Note that T nodes need not forward the data packets to any other nodes; they simply store the data packets in memory for later use. Each T node receives two copies of the data packets and may discard one copy.
With this scheme, all nodes in the PLEX™ array can receive the data packets at most two forwardings. An advantage of this scheme is that each T node receives packets from two different neighbors. This increases reliability in the presence of link faults. Another feature of this scheme is that the links between the P node and the various S nodes are idle during the second forwarding stage. For systems where the forwarding cannot be done simultaneously with the reception of the same data packet over the incoming link, i.e. the data packet must be received completely, stored, then forwarded, these idle links could be used to pipeline the first stage forwarding of the next data packet during the time that the second stage forwarding of the preceding data packet is occurring.
Scheme B further increases fault tolerance because it permits some S nodes to receive the data packets in cases where a link between the P node and the S node fails. For example, if the P32→S12 link fails, S12 may receive the data packets from S22; and if the P32→S34 link fails, S34 may receive the data packets from S33.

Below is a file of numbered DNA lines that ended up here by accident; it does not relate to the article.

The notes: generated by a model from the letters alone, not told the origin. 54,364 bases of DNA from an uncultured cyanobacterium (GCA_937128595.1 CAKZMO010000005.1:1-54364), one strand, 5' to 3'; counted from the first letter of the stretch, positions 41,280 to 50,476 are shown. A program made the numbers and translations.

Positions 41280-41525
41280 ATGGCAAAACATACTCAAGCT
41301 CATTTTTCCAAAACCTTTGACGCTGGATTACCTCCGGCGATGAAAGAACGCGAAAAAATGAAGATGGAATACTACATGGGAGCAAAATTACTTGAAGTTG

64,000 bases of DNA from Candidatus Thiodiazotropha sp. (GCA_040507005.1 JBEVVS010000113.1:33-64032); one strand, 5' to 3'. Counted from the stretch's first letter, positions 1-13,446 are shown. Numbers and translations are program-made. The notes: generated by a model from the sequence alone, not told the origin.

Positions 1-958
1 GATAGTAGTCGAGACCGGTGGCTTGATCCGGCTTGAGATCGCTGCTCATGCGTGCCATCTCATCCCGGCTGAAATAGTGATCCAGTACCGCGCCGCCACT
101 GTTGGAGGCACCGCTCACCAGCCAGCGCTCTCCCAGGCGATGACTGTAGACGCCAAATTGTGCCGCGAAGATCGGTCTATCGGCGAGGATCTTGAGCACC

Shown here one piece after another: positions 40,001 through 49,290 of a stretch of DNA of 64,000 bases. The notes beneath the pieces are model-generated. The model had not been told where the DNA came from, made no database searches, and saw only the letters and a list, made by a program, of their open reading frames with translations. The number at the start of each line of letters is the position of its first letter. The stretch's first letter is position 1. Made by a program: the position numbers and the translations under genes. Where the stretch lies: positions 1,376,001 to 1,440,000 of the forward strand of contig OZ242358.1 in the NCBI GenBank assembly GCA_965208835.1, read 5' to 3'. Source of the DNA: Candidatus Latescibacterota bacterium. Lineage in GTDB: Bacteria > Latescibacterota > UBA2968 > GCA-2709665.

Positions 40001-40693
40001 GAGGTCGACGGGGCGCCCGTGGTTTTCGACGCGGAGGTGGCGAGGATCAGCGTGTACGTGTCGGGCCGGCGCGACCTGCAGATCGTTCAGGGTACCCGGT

In Scheme C, P32 first forwards a sequence of data packets containing a boot image program to the nodes in the same row as P32; and then each S node (P32 acts as an S node) forwards the data packets to the nodes in the same column as the S node.
In Scheme C, only those nodes in the same row as P32 are designated as S nodes. At the second forwarding stage, P32 itself must take the role of an S node and forward along its column. Note that this scheme works equally well by reversing the roles of row and column.
An advantage of Scheme C is that P32 does not need to forward 6 packets, i.e. the packets to nodes 31, 33, 34, 12, 22, 42 as in Scheme A or B at once at the first forwarding stage. This may be important if the P node is incapable of simultaneously forwarding along rows and columns.
Each data packet that carries a portion of the data packets may contain a hop count field that is incremented each time the data packet is forwarded. That permits an S node under Scheme B to determine that it has received a second-stage packet for the first time, in which case it must have missed the first stage packet that was sent to it directly from the P node. In this case, where the S node has not fulfilled its duty to send second-stage packets to its “T” neighbors, and it can fulfill that duty by sending third stage packets to them.